By Dr. Craig D. Reid
Old Bruce Willis enters the Little Big Man (1970) as with his latest outrageous, bodacious and audacious action thriller, he would undoubtedly paraphrase Old Lodge Skins and blurt, “It is a good day to die….hard.”
Good Day to Die Hard is as farfetched as any other Die Hard film can get. For a man in his 50s, John McClane (Willis) is as Scot’s as any Braveheart, caber-tossing, highlander, sporron wearing lad who can defeat the English at the Battle of Sterling Ridge, without breaking a bone, a beat or a sweat. In this case, McClane and his estranged son John Jr. (Australian actor Jai Courtney) take on Russian ne’er-do-wells with anti-sassanack furor.
With an MIF/007 (Mission Impossible/Bond for those not into tweet literary content) opening, rife with Lalo Schifrin euphonic euphoria, is Spirit Music to the ear as this audio/video barrage goes beyond the envelope of startlement. The film leaves the audience cheering for glee as we realize, for better or for worse…guns, explosions and car chasing fury are inherent in our modern cinematic pop culture as they are in real life.
And with that, this film garners, perhaps unintended, a very important message why gun-totters end up doing the sick and unthinkable things they do at movie theaters, schools and universities.
For those that came in late (BTW thank you to Lee Falk and “The Phantom” for this awesome segway), take-no-prisoner LAPD ruffian-cowboy John McClane finds himself on foreign soil after traveling to Moscow to help his wayward son Jack. However, big Jack is unaware that baby Jack is really a highly-trained CIA operative down to his final pitch to strikeout the nuclear weapons heist giants. (So did you catch the Jack the Giant Killer plug?) With the Russian underworld in pursuit, and battling a countdown to an improbable nuclear war, the ballistic ballet of McClane and McClane, keeps on truckin’ and shoots whirlygig wonderment in an effort to secretly save the face and butts of the U.S. and Russian governments. Sound’s rather yin-yang-ish doesn’t it?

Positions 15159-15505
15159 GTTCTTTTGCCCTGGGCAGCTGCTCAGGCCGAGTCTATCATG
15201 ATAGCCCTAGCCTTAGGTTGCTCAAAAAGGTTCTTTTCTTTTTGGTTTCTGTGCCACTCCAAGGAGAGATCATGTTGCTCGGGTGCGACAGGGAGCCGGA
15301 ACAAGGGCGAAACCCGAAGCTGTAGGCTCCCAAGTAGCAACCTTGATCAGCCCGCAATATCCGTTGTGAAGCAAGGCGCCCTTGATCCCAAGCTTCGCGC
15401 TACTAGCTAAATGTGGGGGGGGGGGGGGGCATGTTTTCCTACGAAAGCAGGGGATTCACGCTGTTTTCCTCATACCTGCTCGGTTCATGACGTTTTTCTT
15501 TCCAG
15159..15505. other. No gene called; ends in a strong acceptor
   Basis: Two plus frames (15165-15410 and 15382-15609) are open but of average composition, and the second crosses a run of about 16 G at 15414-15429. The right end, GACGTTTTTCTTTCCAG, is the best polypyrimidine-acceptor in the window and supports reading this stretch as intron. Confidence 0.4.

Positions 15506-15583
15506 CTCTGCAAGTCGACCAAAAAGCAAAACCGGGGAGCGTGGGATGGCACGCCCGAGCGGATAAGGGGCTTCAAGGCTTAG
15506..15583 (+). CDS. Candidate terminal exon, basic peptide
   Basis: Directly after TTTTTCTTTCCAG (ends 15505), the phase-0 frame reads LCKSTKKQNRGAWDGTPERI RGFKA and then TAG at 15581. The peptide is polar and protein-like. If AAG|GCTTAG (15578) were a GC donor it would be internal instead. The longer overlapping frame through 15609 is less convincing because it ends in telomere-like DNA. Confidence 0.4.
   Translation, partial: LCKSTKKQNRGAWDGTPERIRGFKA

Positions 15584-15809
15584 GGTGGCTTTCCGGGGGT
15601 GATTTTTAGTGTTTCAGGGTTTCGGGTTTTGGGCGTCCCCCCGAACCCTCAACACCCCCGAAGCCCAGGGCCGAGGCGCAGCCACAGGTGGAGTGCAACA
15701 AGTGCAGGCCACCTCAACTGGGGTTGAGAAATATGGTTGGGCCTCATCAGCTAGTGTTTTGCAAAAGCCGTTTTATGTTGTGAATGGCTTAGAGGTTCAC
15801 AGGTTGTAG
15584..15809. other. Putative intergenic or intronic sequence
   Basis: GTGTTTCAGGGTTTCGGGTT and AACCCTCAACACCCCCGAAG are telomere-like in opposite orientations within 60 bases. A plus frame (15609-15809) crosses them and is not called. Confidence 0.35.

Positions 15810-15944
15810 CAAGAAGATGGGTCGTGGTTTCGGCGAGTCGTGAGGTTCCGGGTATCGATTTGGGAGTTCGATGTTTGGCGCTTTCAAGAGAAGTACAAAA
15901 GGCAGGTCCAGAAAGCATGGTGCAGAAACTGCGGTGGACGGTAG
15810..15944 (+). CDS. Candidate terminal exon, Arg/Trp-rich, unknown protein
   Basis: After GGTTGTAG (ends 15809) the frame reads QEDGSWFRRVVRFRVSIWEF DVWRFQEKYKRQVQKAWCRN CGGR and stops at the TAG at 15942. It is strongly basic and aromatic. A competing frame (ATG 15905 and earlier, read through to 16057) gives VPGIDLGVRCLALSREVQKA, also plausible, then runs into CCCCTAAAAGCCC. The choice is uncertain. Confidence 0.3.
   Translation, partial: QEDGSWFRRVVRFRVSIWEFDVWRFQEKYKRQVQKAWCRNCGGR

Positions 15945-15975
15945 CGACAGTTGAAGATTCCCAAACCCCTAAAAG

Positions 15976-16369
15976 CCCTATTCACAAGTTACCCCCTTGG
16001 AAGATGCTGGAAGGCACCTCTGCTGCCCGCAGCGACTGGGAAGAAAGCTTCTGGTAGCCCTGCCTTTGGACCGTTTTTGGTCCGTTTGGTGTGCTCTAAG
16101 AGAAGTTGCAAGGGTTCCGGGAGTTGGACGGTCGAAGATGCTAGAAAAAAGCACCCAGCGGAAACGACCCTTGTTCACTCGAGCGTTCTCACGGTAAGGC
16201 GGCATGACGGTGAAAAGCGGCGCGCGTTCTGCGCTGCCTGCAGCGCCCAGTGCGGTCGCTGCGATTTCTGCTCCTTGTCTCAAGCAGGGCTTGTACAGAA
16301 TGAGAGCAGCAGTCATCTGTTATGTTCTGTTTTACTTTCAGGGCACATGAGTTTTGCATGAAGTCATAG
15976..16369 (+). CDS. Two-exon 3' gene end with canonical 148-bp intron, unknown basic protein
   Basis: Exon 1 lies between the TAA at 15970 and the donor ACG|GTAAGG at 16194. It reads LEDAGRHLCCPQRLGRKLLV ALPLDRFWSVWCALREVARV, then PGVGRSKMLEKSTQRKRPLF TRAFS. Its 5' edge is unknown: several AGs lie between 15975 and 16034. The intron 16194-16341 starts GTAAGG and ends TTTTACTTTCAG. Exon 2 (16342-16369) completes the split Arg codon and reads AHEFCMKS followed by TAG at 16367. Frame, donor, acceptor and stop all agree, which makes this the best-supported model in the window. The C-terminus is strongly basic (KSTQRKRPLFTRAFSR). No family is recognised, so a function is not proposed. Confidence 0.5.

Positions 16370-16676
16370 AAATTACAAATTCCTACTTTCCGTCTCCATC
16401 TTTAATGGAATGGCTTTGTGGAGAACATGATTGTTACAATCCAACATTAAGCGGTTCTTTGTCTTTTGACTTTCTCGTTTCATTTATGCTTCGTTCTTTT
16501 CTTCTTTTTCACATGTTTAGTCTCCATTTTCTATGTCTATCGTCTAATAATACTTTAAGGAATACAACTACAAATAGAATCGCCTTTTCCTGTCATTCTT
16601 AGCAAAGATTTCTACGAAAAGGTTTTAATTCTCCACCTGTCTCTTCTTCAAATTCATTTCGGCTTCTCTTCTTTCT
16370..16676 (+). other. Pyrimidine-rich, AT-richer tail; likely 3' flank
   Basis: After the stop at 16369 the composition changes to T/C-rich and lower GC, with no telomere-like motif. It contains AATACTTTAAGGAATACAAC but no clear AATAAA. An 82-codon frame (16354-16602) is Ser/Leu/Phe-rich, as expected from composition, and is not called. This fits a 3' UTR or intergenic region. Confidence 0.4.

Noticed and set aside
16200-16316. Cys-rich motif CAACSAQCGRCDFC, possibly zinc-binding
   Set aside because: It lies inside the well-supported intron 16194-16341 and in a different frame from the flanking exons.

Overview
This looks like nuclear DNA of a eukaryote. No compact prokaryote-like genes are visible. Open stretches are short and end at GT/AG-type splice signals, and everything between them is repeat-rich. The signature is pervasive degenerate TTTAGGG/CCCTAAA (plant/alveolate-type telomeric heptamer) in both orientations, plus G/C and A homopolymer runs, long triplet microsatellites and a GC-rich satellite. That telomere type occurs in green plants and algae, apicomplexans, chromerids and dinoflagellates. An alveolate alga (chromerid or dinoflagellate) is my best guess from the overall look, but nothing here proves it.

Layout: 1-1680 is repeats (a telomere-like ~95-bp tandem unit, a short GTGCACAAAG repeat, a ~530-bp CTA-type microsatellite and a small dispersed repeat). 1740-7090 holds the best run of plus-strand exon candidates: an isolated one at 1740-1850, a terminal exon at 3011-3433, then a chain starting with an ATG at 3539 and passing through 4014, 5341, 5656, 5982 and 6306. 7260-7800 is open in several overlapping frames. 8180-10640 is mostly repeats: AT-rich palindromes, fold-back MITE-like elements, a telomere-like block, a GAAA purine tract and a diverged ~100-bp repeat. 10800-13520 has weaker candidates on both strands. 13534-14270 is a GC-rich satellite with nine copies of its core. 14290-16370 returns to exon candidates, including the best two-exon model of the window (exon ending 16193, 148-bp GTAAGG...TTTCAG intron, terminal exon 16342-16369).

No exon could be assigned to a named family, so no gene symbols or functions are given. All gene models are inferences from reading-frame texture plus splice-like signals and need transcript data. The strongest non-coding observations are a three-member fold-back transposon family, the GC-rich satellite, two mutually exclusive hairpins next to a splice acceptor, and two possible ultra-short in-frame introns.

The purpose of this movie is not to line the filmmakers’ pockets with Oscar gold or even to placate film critics with a heart-tugging, warm and fuzzy story about how a father and son somehow save family face, honor and grace. No. It’s merely a mindless action film, that requires little guess work, minimal but easy to follow plot, a few well hidden twists and some creative rock-em sock-em set pieces, where we can just simply sit back and enjoy something so ludicrously explosive that it makes us shake our heads and laugh.
Yet a point that seems to be escaping the heads, minds and emotional connectivity (or basically lack thereof) of most critics is why John Jr., joined the CIA in the first place and became the ruthless man that one needs to be in order to shoot the hell out of “enemies” domestic and foreign.
Due to the lack of parental love and caring, and the mixed messages a child gets when a parent like John McClane is never home and thus Junior lacking a proper male role model…the child becomes disconnected with their emotions and never learns how to process and release these negative emotions (anger, fear, frustration, resentment, etc) that good parents are supposed to teach their kids how to recognize and express them. Constantly repressing these emotions over time creates deep physical pain and psychological issues that re-surface later in life with often times violent consequences.
So John Jr., turns to a life of violence, joining the CIA, believing the wild and wooly lifestyle can help him deal with the “loss” of his father’s love or even as a means to win his father’s approval. In real life, this kind of scenario lays the groundwork for what we see with the crazy gun violence, where it’s the people and their lack of emotional balance is the real danger.
Good Day to Die Hard subliminally shows this beautifully and honestly, without trying to hide behind pretension and conceit.